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# Pneumatic Power FRC Conference 4 - PowerPoint PPT Presentation

Pneumatic Power FRC Conference 4/27/06. By Raul Olivera. Agenda. Some Basics of Pneumatics and Associated Physics Pressure - Absolute & Gage Force, Pressure & Area Air Properties Flow Rates Electrical Analogy Mechanical Power & Work Pneumatic Energy & Power

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### Pneumatic Power FRC Conference 4/27/06

By Raul Olivera

• Some Basics of Pneumatics and Associated Physics

• Pressure - Absolute & Gage

• Force, Pressure & Area

• Air Properties

• Flow Rates

• Electrical Analogy

• Mechanical Power & Work

• Pneumatic Energy & Power

• Managing Pneumatic Energy Capacity

• Power Experiment

• Pneumatics vs. Motors

• Pressure = matter pushing against matter

• Object pushing against another object

• Absolute (psia) => True matter based pressure

• 0 psia => no matter present to press against objects

• Not too important in our designs

• Gage (psig) => Relative to Atmosphere

• 0 psig => pressure in equilibrium with atmosphere

• All regulators and gauges based on this

• Pressure = Force / Area

• Force = Pressure X Area

• Example: 30 psig in 2” diameter cylinder

Area = pr2 = p(1”)2 = 3.14sq-in

30 psig

94.2 lbs

2.0” dia.

Force = 30 psi X 3.14 sq-in = 94.2 lbs

• Compressible

• Higher Pressure = Higher Friction

• Ideal Gas Law:

• PV = nRT

• Pressure is proportional to Temperature

• Pressure is inversely proportional to Volume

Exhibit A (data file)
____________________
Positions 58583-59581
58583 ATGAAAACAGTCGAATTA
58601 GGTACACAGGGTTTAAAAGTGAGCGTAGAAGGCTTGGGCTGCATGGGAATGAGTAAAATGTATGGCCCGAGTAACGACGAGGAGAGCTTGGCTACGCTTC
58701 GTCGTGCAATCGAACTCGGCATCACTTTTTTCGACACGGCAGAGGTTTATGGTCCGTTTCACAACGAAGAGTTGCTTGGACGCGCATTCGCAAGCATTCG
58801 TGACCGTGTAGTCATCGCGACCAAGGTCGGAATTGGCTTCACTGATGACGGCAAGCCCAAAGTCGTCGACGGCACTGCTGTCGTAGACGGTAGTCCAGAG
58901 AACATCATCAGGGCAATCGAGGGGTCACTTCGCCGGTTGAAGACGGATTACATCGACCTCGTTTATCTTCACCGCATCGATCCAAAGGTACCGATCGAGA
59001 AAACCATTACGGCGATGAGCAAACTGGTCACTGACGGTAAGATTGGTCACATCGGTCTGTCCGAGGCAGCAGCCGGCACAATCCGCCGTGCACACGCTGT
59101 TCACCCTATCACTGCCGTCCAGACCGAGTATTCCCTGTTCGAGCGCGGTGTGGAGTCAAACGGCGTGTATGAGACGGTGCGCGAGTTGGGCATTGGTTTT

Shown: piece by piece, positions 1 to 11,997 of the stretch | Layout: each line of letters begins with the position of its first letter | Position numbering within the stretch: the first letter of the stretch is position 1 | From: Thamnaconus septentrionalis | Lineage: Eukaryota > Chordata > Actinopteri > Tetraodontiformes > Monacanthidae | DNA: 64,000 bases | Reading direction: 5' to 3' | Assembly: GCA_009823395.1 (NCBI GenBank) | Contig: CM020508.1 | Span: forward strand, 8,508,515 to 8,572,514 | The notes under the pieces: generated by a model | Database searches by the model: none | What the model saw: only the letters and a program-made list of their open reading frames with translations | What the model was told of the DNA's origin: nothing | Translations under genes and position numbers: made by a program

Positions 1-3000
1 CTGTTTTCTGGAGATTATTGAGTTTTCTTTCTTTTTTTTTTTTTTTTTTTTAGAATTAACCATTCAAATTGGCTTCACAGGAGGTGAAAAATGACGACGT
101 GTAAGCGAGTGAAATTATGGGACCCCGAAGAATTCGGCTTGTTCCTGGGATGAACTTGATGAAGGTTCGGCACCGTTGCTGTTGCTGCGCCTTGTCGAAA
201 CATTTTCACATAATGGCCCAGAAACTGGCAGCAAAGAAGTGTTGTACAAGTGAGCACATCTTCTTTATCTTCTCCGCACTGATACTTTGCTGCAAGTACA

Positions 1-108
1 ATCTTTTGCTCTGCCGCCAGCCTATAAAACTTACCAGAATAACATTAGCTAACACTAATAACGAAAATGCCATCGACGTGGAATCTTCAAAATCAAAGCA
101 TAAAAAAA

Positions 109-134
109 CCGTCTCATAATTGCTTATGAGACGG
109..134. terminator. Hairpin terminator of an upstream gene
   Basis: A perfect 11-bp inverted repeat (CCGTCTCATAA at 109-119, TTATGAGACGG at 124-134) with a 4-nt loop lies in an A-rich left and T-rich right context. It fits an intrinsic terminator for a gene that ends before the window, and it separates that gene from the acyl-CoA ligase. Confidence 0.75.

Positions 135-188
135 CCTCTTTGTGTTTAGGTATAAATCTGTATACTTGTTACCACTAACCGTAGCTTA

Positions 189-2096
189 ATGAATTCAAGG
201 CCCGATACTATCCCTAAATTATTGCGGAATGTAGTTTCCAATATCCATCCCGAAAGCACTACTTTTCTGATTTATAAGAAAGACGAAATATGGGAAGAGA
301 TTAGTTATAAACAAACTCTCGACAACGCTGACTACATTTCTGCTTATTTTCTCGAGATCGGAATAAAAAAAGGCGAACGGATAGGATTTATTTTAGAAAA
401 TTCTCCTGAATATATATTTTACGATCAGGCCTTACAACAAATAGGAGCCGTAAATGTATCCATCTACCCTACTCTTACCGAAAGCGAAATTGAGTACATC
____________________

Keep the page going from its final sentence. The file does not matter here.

• Flow rate = Volume / time

• i.e. CFM (L/min, cu-in/sec)

• Flow Controls - Valves

• Solenoid Value

• Check Valve

• Relief Valve

• Flow Control Valve

• Unintended Flow Restrictions:

• Narrow Passages

• Flow Friction

• Pressure drops while it is flowing due to restrictions

• Pressure = Voltage

• Volume = Capacitance

• Flow rate = Current

• Flow Restrictions = Resistance

• HOWEVER: Air is compressible

=> more non-linearities than those in electrical systems

• Work = Force x Distance

• Also Work = Torque x Revolutions

• Mechanical Energy is always involved in doing work

• It is transferred or converted

• Power = Work / Time

• or Energy / Time

• Power Concept

• How far an object can be moved in a given time

• The power rating of motors is what allows us to determine which ones can be used for a given job

• Power rating for pneumatic actuators?

• Depends greatly on the rest of the pneumatic system

PEU =

Pneumatic

Energy

Units

• Energy = Force x Distance

• Force = Pressure x Area

• Distance = Volume / Area

• Energy = Pressure x Volume

( psig x cu-in => in-lbs )

• Power = Energy / Time

• Power = Pressure x Volume / Time

( Units = in-lbs )

• Flow rate = Volume / Time

• Power = Pressure x Flow rate

( Psig x cu-in/sec => in-lbs/sec )

• Pneumatic Energy Capacity = Pressurized Air

• Managing the loss and addition of pressurized air is very important

WHY - the volume of air used in large cylinders could deplete your supply very quickly if not managed

• Store Pneumatic Energy

• Storage Tanks

• Tubing, Fittings & Valves

• Compressor

• Consume Pneumatic Energy

• Exhaust of actuators

• Leakage

• Activate compressor

120 psig

60 psig

• Energy Capacity Example:

• Storage Tanks

• Volume = 18.85 cu-in (37.7 cu-in for 2 tanks)

• Pressure = 120 psig

=> Energy Capacity = 4524 (2 tanks)

• Cylinder - 2” dia x 24” stroke

• Volume = 75.4 cu-in

• Pressure = 60 psig

=> Energy Capacity used = 4524

• Conclusion: After 2 extensions and one contraction, the pressure in the tanks drops to less than 20 psig

120 psig

60 psig

• Averages about 660 PEU/s in the cut out range (90 to 120 psig)

• Energy Capacity Example - AGAIN:

• Storage Tanks

=> Energy Capacity = 4524 (2 tanks)

• Cylinder - 2” dia x 24” stroke

• Energy Capacity used = 4524

• Compressor can replace 660 per second